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NewSplash Archive – August 2019

Issue 35 – 8/27

Why are some OB/GYN instruments black in color?
A: The black coating, called ebonization, is antireflective and used in laser procedures. It is designed to absorb the laser, rather than reflect, and prevents patient injury. If the coating is chipped, send the instrument out for repair. (p. 223)

Q: What is a bayonet forcep used for? (See next issue.)

Point of Use Care and Transportation of Surgical Instruments by Rose Seavey, MBA, BS, RN, CNOR, CRCST, CSPDT
Care and handling of surgical instruments is a shared responsibility between the operating room (OR) and sterile processing (SP) personnel. Research has proven that preparation for decontamination must begin at the point of use (POU); however, many facilities are not following the guidelines. Surveyors from accreditation organizations such as The Joint Commission are citing facilities for not following POU care and handling of surgical instruments, which can put patients at risk. In addition, facilities have been fined by OSHA for Blood Borne Pathogen Standard violation relating to skipping POU care and handling that puts employees at risk.

FDA approves new antibiotic to treat community-acquired bacterial pneumonia
The U.S. Food and Drug Administration (FDA) approved Xenleta (lefamulin) to treat adults with community-acquired bacterial pneumonia. Community-acquired pneumonia occurs when someone develops pneumonia in the community, not in a hospital.

Will disposable colonoscopy devices replace reusables?
As a disposable version of the instrument used in one of the most common medical procedures in the United States inches closer to widespread availability, a team of Johns Hopkins data researchers is studying the economic and safety implications associated with the devices used to perform colonoscopies.

Cannabis-derived flavonoid shows potential in treating pancreatic cancer
Pancreatic cancer is particularly aggressive and deadly, with a 5-year survival rate of only 8%. Early detection is key to survival, but the cancer often metastasizes to other organs before the patient is diagnosed.

Can private hospital rooms lower HAI risk?
When McGill University’s Royal Victoria Hospital in Montreal moved into a brand-new facility where all patients had private rooms, the rates of some healthcare-associated infections dropped. There was a sustained reduction in rates of nosocomial vancomycin-resistant Enterococcus (VRE) infection in the 36 months following the hospital move compared to the 27 months prior to the move.

OR Today hosts oneSOURCE Document Site Database Demonstration webinar
On Thursday, September 12, at 2:00 ET, OR Today will host a webinar demonstrating the oneSOURCE Document Site Surgical Instrument, Equipment, and Tissue/Implants Database. The 60-minute webinar is presented by Lindsay Frkovich-Nelson, vice president of sales and marketing at oneSOURCE Document Management Services.

New Beyond Clean episode now available
This week’s guest on Beyond Clean is Peter Nichol, pediatric surgeon at the University of Wisconsin Health and now the chief medical officer at Beyond Clean. On this throwback episode from Season 1, the group discusses Peter’s passion for instrument processing, tray optimization, and waste reduction in the SPD. Tune in and take the exam for CE credit.


Issue 34 – 8/20

What is a bone-ejecting Kerrison?
A: A bone-ejecting Kerrison has a pin in the jaw that pushes out/ejects bone to prevent clogging on the cutting edge. (p. 210)

Q: Why are some OB/GYN instruments black in color? (See next issue.)

Spotlight on Special Treatment in Sterile Processing: What It Is and What It’s Not by Hank Balch
Our culture is obsessed with the word “fair.” It’s in our politics, our break rooms, our message boards, and our playgrounds. Something deep inside us yearns for fairness and many of us have developed what we believe to be a hypersensitive radar for all things not fair. However, we must honestly confront the fact that some people on our teams, in our departments, or out in the world use the idea of fairness as a weapon, not to ensure equal treatment, but to make sure they get their way when and how they want it, without exception. For them life itself is not fair, and this includes anything that happens to them in the workplace, regardless of whether it stems from equal treatment or not.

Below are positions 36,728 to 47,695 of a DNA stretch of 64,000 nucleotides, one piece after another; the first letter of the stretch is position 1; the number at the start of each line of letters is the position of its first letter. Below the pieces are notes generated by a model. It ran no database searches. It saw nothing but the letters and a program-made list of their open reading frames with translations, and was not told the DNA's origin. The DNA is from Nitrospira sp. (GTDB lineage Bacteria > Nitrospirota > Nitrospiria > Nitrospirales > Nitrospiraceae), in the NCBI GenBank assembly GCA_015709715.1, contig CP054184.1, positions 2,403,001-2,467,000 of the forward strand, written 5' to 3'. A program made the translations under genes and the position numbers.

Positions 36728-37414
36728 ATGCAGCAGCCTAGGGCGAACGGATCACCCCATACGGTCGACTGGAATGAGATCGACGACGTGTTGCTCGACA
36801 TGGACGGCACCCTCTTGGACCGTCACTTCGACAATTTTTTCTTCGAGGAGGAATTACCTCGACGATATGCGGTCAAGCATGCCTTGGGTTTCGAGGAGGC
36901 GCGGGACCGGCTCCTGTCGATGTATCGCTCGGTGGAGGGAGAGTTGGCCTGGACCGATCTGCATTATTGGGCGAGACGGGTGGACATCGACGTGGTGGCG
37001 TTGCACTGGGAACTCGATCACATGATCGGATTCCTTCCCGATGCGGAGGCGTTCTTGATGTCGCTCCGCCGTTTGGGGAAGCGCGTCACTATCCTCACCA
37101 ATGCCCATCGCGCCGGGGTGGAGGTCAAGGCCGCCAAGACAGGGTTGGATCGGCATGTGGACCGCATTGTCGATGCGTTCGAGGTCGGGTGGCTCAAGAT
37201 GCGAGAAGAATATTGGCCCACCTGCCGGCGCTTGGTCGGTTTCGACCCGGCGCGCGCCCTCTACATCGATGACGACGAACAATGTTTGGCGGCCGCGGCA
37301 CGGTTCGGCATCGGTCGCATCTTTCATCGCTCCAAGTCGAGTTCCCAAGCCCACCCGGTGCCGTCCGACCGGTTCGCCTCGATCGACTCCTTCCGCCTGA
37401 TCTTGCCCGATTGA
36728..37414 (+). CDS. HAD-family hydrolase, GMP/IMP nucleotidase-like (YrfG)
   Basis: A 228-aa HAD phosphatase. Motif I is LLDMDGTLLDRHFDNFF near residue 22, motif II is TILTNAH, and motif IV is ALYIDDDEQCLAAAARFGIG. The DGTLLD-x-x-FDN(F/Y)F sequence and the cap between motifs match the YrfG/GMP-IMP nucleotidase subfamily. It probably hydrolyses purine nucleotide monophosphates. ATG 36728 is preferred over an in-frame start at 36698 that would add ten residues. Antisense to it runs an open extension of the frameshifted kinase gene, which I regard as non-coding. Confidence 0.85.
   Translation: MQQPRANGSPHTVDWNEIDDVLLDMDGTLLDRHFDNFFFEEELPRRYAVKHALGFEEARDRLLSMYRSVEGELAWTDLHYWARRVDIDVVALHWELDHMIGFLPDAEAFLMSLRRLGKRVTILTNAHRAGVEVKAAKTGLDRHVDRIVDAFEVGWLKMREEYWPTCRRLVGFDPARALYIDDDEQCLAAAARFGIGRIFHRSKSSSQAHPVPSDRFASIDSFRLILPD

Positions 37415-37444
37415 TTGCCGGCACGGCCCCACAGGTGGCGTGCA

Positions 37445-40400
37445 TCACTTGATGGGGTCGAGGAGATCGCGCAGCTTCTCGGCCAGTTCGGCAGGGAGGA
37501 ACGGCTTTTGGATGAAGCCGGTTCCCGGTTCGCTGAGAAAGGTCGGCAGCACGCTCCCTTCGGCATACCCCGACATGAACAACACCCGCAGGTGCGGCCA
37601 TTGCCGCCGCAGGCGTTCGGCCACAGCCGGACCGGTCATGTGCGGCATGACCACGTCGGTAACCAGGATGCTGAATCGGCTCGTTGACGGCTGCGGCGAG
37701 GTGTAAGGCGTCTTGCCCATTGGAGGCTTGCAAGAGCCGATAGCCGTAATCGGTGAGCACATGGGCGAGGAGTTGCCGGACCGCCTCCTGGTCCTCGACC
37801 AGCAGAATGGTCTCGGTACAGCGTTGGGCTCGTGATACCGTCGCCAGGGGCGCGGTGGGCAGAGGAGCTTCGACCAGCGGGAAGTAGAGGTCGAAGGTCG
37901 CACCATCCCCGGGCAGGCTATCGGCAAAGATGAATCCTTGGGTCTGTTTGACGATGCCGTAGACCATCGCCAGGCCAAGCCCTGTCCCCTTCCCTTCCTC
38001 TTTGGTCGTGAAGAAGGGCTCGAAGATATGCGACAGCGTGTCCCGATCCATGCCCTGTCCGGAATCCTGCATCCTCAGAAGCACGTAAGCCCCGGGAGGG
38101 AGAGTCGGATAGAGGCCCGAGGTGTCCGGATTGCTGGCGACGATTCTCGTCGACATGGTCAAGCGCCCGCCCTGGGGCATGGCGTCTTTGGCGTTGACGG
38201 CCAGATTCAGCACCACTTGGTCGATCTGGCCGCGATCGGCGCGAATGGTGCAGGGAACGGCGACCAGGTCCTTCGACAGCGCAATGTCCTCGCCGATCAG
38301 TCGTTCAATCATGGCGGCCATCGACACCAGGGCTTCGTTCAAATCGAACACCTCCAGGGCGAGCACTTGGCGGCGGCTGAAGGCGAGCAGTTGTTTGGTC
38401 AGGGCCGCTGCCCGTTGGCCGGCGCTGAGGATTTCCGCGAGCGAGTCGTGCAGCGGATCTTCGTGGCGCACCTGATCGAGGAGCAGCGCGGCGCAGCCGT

New wearable head device reverses memory loss due to Alzheimer’s disease
A new medical device shows promise in halting and even reversing cognitive decline in patients with Alzheimer’s disease. The early stage study assessed the safety and efficacy of transcranial electromagnetic treatment (TEMT) with the MemorEM head device from NeuroEM Therapeutics.

FDA approves new TB drug to cure hard-to-treat patients
The U.S. Food and Drug Administration (FDA) approved a new tuberculosis medicine that improves treatment for the most difficult to treat cases. The nonprofit group TB Alliance developed pretomanid with help from charities and government agencies.

Diarrhea-causing bacteria adapted to spread in hospitals
Scientists have discovered that the gut-infecting bacterium Clostridium difficile is evolving into two separate species, with one group highly adapted to spread in hospitals. Researchers at the Wellcome Sanger Institute, London School of Hygiene & Tropical Medicine and collaborators identified genetic changes in the newly emerging species that allow it to thrive on the Western sugar-rich diet, evade common hospital disinfectants and spread easily.

NvisionVLE System cleared by FDA to analyze pancreas and bile duct
NinePoint Medical has received clearance from the U.S. Food and Drug Administration (FDA) for its NvisionVLE Imaging System for use in the pancreas and bile duct. The system provides physicians with real-time, high-resolution volumetric images of the tissue surface and subsurface, allowing gastroenterologists to evaluate tissue that may not be visible with other medical imaging technologies.

Ebola is “no longer incurable” as experimental drugs increase survival rates
Scientists are closer to curing Ebola hemorrhagic fever after treatments using two experimental drugs showed survival rates as high as 90% in a clinical trial in the Democratic Republic of Congo (DRC). The drugs will now be offered to all patients infected with the disease in the DRC

New Beyond Clean episode now available
On this episode of Beyond Clean, the hosts sat down with Nick Williams, an independent business consultant in the United Kingdom, and formerly group managing director of Olympus KeyMed, to discuss the good, the bad, and the ugly when it comes to supporting customers in the medical device industry around the globe. Tune in to hear his insights into the challenges facing sales reps, what to expect from one before and after the sell, and how to deal with someone who is not meeting expectations. Be sure to take the exam for CE credit.